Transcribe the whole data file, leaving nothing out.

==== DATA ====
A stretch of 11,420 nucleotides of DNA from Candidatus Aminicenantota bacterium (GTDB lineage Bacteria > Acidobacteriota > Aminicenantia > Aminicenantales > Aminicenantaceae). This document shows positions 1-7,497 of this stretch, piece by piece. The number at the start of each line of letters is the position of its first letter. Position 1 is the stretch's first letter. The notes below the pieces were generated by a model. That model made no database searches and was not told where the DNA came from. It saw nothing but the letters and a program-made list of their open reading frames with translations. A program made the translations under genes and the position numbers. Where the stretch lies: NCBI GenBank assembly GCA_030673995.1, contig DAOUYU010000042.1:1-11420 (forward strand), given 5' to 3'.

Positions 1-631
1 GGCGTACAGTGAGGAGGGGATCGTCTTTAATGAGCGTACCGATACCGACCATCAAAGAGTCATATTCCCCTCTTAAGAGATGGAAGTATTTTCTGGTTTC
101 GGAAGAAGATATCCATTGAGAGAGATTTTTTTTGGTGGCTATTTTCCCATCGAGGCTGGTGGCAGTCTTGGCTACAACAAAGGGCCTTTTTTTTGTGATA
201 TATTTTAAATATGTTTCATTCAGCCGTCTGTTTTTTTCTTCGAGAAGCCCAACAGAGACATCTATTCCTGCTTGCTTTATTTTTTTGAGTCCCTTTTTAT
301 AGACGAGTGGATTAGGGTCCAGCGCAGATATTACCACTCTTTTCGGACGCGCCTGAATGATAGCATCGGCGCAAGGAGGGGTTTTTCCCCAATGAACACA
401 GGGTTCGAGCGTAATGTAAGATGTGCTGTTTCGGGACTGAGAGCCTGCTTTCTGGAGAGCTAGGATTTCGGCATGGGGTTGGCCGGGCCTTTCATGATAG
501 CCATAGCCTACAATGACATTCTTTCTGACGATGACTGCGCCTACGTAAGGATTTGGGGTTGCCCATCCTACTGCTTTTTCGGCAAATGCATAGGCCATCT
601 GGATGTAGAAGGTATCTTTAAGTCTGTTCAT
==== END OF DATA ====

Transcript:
A stretch of 11,420 nucleotides of DNA from Candidatus Aminicenantota bacterium (GTDB lineage Bacteria > Acidobacteriota > Aminicenantia > Aminicenantales > Aminicenantaceae). This document shows positions 1-7,497 of this stretch, piece by piece. The number at the start of each line of letters is the position of its first letter. Position 1 is the stretch's first letter. The notes below the pieces were generated by a model. That model made no database searches and was not told where the DNA came from. It saw nothing but the letters and a program-made list of their open reading frames with translations. A program made the translations under genes and the position numbers. Where the stretch lies: NCBI GenBank assembly GCA_030673995.1, contig DAOUYU010000042.1:1-11420 (forward strand), given 5' to 3'.

Positions 1-631
1 GGCGTACAGTGAGGAGGGGATCGTCTTTAATGAGCGTACCGATACCGACCATCAAAGAGTCATATTCCCCTCTTAAGAGATGGAAGTATTTTCTGGTTTC
101 GGAAGAAGATATCCATTGAGAGAGATTTTTTTTGGTGGCTATTTTCCCATCGAGGCTGGTGGCAGTCTTGGCTACAACAAAGGGCCTTTTTTTTGTGATA
201 TATTTTAAATATGTTTCATTCAGCCGTCTGTTTTTTTCTTCGAGAAGCCCAACAGAGACATCTATTCCTGCTTGCTTTATTTTTTTGAGTCCCTTTTTAT
301 AGACGAGTGGATTAGGGTCCAGCGCAGATATTACCACTCTTTTCGGACGCGCCTGAATGATAGCATCGGCGCAAGGAGGGGTTTTTCCCCAATGAACACA
401 GGGTTCGAGCGTAATGTAAGATGTGCTGTTTCGGGACTGAGAGCCTGCTTTCTGGAGAGCTAGGATTTCGGCATGGGGTTGGCCGGGCCTTTCATGATAG
501 CCATAGCCTACAATGACATTCTTTCTGACGATGACTGCGCCTACGTAAGGATTTGGGGTTGCCCATCCTACTGCTTTTTCGGCAAATGCATAGGCCATCT
601 GGATGTAGAAGGTATCTTTAAGTCTGTTCAT